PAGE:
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Thursday, 4 February 2016

Homily for 5th Sunday in Ordinary Time Year C By Fr. Munachi Ezeogu, CSSp



Isaiah 6:1-8,                         1 Cor. 15:1-11,         Luke 5:1-11

On the Gospel – Unworthy Ministers 

In a certain church there was a man in the choir who couldn't sing very well. The choir director suggested that he should leave the choir. Others felt he should be given more time to improve. The choir director then decided to go to the pastor and complain. "You've got to get that man out of the choir or else I'm going to resign." So the pastor went to the man and said to him, "Perhaps you should leave the choir." "Why should I leave the choir?" the man asked. "Well," said the pastor, "four or five people have told me you can't sing." "That's nothing," the man replied, "forty or fifty people have told me you can't preach!" Today's readings show us how God can make use of the most unlikely people to fulfil the divine purpose.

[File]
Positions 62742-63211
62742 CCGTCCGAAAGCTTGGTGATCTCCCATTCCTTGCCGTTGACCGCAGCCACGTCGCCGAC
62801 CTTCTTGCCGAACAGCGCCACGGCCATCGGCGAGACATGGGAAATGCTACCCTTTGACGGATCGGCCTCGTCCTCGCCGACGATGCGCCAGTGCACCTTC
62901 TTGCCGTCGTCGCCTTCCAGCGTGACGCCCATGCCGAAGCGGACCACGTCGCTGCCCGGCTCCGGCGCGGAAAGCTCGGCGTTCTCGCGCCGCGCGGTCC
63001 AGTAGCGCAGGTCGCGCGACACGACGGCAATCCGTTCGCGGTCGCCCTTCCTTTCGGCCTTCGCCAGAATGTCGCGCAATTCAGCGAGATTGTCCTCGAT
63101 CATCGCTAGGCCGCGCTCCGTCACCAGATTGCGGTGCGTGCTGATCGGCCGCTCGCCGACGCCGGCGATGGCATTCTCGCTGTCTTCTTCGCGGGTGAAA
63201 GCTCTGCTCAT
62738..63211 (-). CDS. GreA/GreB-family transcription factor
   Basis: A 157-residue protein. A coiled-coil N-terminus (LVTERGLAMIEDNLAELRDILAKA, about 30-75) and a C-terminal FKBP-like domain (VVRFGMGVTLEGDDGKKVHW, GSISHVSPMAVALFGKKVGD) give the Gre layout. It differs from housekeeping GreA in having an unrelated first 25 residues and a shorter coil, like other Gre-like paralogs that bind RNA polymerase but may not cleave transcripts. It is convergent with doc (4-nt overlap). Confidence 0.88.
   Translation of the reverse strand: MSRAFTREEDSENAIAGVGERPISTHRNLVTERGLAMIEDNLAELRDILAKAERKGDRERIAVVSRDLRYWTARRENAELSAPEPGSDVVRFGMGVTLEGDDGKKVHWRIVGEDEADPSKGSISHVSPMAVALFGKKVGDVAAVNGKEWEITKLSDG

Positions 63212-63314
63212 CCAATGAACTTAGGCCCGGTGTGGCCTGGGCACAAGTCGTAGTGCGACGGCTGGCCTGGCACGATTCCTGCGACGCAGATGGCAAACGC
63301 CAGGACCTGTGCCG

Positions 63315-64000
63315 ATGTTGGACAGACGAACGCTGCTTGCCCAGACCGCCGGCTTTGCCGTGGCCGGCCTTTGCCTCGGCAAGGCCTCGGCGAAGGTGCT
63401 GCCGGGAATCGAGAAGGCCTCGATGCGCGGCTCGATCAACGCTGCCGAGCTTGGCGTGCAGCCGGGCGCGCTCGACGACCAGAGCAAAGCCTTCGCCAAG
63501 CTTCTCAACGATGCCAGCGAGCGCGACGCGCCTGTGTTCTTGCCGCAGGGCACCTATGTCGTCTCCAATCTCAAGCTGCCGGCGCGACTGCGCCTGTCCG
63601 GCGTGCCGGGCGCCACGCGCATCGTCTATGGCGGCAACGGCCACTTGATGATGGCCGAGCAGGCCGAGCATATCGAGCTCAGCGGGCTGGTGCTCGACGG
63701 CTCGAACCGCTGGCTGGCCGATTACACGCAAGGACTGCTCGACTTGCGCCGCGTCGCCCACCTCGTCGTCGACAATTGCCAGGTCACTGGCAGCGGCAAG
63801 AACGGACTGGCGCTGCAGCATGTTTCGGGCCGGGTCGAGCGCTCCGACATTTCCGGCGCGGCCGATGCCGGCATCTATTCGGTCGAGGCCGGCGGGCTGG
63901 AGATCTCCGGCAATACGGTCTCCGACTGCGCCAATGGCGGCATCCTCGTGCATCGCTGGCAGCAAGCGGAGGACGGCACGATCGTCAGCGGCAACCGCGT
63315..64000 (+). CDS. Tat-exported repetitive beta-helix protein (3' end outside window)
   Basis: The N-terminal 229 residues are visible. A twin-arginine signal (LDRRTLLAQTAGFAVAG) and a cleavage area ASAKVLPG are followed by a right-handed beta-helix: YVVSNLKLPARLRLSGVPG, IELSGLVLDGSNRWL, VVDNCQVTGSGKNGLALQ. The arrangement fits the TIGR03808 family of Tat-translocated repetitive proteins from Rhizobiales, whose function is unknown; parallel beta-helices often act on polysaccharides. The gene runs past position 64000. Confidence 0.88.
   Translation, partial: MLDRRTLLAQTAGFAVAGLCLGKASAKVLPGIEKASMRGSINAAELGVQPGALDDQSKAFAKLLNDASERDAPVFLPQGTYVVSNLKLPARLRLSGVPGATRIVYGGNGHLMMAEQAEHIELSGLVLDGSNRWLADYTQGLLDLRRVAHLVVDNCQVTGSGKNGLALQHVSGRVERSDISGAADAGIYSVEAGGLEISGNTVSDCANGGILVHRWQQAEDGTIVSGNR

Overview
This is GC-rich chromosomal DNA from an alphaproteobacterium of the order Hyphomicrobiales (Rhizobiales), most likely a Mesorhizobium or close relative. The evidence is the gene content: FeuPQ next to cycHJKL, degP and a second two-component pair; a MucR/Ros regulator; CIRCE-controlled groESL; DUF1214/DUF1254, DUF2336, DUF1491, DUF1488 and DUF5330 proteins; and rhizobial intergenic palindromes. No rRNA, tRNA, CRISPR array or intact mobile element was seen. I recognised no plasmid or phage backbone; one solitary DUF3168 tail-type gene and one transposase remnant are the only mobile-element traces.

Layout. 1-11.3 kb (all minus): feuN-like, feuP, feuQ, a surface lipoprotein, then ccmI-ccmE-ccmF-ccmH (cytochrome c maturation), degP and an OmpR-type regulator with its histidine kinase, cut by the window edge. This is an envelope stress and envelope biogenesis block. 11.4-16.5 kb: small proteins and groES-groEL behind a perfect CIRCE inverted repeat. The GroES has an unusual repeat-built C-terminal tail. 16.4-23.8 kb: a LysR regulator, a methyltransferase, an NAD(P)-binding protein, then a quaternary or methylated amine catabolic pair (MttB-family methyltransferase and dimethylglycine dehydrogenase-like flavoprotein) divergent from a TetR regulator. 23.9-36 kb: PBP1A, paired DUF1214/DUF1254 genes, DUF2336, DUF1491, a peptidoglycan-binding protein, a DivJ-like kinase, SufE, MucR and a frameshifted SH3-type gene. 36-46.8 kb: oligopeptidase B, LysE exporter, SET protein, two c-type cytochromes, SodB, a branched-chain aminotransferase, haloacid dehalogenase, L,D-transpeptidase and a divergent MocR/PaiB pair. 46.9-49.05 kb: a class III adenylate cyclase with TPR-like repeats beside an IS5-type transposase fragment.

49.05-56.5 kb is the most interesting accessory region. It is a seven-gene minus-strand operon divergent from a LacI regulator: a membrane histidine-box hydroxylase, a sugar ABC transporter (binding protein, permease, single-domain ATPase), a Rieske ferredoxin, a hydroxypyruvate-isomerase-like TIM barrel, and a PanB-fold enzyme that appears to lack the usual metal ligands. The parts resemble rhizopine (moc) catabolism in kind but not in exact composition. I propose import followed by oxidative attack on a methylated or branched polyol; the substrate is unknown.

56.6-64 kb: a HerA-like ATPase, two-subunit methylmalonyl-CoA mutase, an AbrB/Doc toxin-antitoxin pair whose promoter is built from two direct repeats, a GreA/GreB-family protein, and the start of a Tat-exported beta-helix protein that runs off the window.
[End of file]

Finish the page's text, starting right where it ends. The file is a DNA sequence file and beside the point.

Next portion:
The first reading is on the call of Isaiah, the second on the call of Paul, and the Gospel on the call of Peter and his coworkers. How did these people feel when they realized that they were in the presence of God. They all felt unworthy of God. Isaiah said: “Woe is me! I am lost, for I am a man of unclean lips, and I live among a people of unclean lips!” (Isaiah 6:5). Paul felt himself unfit to be called an apostle, because he persecuted the church of God. (1 Corinthians 15:9). And Peter fell down at Jesus' feet and said, “Go away from me, Lord, for I am a sinful man!” (Luke 5:8). Initial feeling of personal unworthiness could be a sign that a soul has seen God. That is why humility is said to be the first and primary virtue in authentic spirituality. The feeling of personal worthiness and competence, not to talk of the feeling of self-righteousness and spiritual superiority, could be a sign that the soul has neither seen nor known God.